Interesting statistics to while away a little time on the May Holiday Weekend. The United States Conference of Catholic Bishops has published a Report on "The Class of 2016: Survey of Ordinands to the Priesthood".
Today's Homily Resource
1st Reading: Acts 17:15, 22-18:1
Paul’s clever sermon in the Areopagus, to lead the Greeks to the true God
Those who conducted Paul brought him as far as Athens; an after receiving instructions to have Silas and Timothy join him …
Brendan Hoban, writing in the Western People, takes issue with those who would 'adjudicate infallibly' on who was catholic enough to have identified themselves as catholic in the recent census.
'Usually this rigid definition of what constitutes a Catholic ... comes not from agnostic or atheistic sources but from very conservative, ultra-traditional Catholics who are impatient with what they regard as any perceived diminution in Catholicism. Usually liberal media .. tend to be more amenable to those who fail to reach the ideal, apart obviously from Catholics, for whom a new and worrying intolerance is developing.'
Fr. Tim Kesicki, SJ, president of the Jesuit Conference of Canada and the United States, announced the death today of Fr. Daniel Berrigan SJ at the age of 94.
Brian Eyre, writing from Brazil, raises the issue of a chronic shortage of priests in many places and a possible short term solution by inviting back to public ministry those who were debarred from it because they no longer wished to live a celibate life.
Brian also asks why official Vatican documents still refer to priests who have married as 'defections'; "why use language like this that is mean, small-minded and very hurtful?'"
We can only join with Brian in querying the use of such uncharitable language. With such an attitude still prevalent in curial circles in Rome is it any wonder the 'Year of Mercy' has failed to find traction among people?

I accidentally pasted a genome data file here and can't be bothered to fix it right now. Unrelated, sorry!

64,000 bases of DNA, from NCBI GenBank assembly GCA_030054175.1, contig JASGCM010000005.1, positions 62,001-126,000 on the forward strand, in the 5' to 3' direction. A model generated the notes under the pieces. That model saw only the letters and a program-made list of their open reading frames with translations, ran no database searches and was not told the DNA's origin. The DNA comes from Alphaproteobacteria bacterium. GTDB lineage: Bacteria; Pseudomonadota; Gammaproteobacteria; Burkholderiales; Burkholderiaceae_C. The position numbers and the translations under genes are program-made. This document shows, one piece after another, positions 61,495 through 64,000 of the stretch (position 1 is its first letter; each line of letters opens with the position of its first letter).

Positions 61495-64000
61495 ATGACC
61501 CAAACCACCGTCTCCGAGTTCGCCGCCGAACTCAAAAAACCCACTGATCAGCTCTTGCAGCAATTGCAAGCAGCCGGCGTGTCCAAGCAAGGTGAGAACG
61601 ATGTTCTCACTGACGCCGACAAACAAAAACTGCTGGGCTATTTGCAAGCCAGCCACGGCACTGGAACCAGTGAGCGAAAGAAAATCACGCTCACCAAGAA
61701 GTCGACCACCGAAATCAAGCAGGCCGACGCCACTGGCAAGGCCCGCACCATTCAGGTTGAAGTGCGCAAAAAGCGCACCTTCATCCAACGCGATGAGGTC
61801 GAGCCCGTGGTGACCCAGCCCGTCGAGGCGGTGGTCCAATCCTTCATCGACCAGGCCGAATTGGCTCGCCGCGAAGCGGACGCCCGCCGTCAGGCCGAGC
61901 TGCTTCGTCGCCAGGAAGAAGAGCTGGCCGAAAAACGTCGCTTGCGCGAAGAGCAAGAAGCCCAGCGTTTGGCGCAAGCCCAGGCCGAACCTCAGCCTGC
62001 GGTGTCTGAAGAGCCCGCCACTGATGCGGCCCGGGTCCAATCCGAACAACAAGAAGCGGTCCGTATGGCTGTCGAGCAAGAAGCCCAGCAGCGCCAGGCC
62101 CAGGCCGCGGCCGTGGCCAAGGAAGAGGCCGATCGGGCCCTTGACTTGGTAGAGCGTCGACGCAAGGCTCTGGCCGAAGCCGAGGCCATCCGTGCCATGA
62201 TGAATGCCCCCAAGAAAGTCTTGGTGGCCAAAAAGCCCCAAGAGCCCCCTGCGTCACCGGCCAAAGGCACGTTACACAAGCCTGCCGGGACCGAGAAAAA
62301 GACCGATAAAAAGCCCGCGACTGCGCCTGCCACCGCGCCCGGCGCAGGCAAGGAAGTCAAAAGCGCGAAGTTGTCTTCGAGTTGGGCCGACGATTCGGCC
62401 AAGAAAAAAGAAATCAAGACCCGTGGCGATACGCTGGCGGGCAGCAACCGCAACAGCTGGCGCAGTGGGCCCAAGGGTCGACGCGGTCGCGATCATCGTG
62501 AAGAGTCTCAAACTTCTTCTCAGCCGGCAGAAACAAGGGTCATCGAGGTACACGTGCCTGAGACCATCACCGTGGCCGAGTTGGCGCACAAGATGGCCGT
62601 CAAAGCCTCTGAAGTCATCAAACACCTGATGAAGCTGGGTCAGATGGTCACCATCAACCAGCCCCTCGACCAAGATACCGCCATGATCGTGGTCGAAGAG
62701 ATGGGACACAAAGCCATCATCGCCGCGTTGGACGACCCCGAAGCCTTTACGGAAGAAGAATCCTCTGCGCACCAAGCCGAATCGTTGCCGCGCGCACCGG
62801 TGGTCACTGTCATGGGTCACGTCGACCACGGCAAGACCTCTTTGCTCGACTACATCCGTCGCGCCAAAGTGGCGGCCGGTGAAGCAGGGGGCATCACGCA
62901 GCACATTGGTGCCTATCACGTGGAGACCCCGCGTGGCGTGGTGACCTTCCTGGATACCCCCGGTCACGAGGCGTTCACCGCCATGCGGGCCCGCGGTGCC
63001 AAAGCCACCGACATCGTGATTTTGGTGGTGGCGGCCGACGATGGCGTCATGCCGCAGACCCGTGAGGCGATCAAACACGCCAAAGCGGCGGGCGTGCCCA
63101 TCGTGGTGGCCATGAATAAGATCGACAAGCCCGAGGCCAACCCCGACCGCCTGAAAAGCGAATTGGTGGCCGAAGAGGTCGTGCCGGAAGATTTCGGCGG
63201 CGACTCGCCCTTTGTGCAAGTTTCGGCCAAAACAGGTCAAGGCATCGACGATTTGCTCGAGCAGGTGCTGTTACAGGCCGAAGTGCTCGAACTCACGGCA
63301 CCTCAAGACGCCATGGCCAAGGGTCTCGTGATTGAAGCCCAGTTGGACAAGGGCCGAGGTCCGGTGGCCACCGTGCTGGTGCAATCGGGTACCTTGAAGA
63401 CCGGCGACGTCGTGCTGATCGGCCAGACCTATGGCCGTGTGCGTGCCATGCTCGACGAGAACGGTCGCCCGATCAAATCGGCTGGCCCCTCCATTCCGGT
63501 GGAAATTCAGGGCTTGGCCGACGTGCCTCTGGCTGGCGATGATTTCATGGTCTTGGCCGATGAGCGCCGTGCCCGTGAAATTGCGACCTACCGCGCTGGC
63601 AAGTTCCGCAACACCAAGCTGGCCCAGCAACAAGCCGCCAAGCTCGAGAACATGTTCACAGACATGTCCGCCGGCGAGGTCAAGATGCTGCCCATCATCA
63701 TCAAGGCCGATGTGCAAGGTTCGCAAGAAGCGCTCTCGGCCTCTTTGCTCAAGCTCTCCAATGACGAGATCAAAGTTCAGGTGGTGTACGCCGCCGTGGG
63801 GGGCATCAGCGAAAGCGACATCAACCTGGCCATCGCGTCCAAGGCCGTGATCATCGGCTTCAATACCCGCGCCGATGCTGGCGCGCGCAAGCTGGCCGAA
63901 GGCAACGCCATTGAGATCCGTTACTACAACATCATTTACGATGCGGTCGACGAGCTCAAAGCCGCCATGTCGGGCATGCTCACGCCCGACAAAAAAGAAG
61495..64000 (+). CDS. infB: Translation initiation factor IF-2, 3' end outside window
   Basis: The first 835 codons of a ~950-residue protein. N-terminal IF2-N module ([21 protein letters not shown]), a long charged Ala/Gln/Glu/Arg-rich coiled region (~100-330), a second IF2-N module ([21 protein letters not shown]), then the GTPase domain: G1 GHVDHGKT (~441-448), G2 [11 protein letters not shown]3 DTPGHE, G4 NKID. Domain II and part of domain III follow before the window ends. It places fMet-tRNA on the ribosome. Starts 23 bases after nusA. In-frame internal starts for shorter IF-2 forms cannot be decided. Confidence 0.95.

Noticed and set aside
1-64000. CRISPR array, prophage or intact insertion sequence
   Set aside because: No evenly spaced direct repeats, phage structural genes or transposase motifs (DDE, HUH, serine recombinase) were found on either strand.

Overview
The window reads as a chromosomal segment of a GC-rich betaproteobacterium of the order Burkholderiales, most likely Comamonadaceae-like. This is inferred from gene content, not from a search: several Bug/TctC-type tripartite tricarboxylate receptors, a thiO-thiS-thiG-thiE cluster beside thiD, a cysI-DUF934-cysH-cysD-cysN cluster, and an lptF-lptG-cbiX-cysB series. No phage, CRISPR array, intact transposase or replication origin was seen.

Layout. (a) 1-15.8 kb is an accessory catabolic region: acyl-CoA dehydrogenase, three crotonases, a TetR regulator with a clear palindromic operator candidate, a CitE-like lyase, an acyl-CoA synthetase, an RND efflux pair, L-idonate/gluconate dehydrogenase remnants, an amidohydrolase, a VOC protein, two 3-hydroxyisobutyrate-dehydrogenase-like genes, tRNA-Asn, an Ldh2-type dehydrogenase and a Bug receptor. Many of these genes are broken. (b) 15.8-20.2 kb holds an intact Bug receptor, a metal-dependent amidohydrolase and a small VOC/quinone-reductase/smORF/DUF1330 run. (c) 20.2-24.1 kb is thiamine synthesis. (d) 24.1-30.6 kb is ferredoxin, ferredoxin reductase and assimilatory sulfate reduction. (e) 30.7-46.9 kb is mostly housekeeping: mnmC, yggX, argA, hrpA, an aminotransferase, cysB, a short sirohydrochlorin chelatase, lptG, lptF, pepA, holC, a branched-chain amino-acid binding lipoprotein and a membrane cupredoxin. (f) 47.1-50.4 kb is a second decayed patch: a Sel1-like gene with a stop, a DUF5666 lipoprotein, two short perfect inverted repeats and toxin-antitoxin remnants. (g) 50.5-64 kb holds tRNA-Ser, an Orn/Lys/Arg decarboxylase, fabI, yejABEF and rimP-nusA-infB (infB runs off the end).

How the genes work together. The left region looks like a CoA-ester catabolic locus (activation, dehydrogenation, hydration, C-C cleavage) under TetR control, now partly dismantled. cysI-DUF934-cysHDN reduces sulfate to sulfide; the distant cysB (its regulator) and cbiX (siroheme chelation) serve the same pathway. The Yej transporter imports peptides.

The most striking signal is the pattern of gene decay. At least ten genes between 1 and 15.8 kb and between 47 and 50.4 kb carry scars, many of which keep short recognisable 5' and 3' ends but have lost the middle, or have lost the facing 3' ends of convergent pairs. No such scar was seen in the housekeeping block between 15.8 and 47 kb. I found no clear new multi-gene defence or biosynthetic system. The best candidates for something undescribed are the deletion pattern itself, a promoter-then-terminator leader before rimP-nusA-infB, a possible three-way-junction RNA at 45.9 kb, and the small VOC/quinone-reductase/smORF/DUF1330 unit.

Pádraig McCarthy points to the 19 March letter of Pope Francis to Cardinal Marc Ouellet of the Pontifical Commission for Latin America.
Francis has strong words on the importance of laity, and of the dangers of clericalism.
"It is not [for] the pastor to tell lay people what they must do and say, they know this better than we do.”
Hans Küng has released a statement to media about a letter he received from Pope Francis following his appeal for an open discussion about 'nfallibility'.
The English version was released simultaneously by National Catholic Reporter and The Tablet.
la Repubblica – “Basta processi segreti’ – “A New Process for the Church and the Congregation for the Doctrine of the Faith”
la Repubblica – “Basta processi segreti’ – “A New Process for the Church and the Congregation for the Doctrine of the Faith”April 25th, 2016
International Coverage for Letter about "A New Process for the Church and the Congregation for the Doctrine of the Faith".
The story has got a full page in la Repubblica, the main Italian newspaper.
Something is rotten in the state of ………… Time for CDF to be stood aside and properly investigated.
Gerard Moloney, a Redemptorist priest, and former editor of the magazine 'Reality' writes of the appalling experience he suffered at the hands of the CDF.
"How can you defend yourself if you don’t know you are on trial? How can you defend yourself if you don’t know who your accusers are? How can you defend yourself when your fate has been decided even before you discover you have been on trial? It is an utterly unjust and unchristian system.
Something is rotten in the state of the CDF, and while the current people and processes remain in place, nothing will change. Priests, sisters and brothers will continue to be treated as less than human, and will have their lives hurt or broken.
... injustice has a price, and I am paying it every day."
Fifteen people, including two bishops, prominent theologians, people working in creative areas of ministry, and Catholic writers and broadcasters, have written to Pope Francis and to the Prefect of the CDF, Cardinal Gerhard Müller, asking for an open discussion about the procedures of the Congregation and calling for approaches that respect human rights and the need for free speech, pluralism, transparency and accountability within the church community.
They also say that the CDF “acts in ways that are out of keeping with contemporary concepts of human rights, accountability and transparency that the world expects from the Christian community and which the Catholic Church demands from secular organizations.”
Brendan Hoban in his weekly column in the Western People reflects on his 43 years in ministry in the light of the influence successive papacies have had on church.
'as hope gradually died a long and difficult death and Rome eventually began to implode, a few years ago the cardinals came to the obvious conclusion that the Curia in Rome had to be reformed, rowing back in the general direction of the Council of Trent had failed and that the vision of Vatican Two was worth a second look.
Unexpectedly Francis emerged from the shadows..........'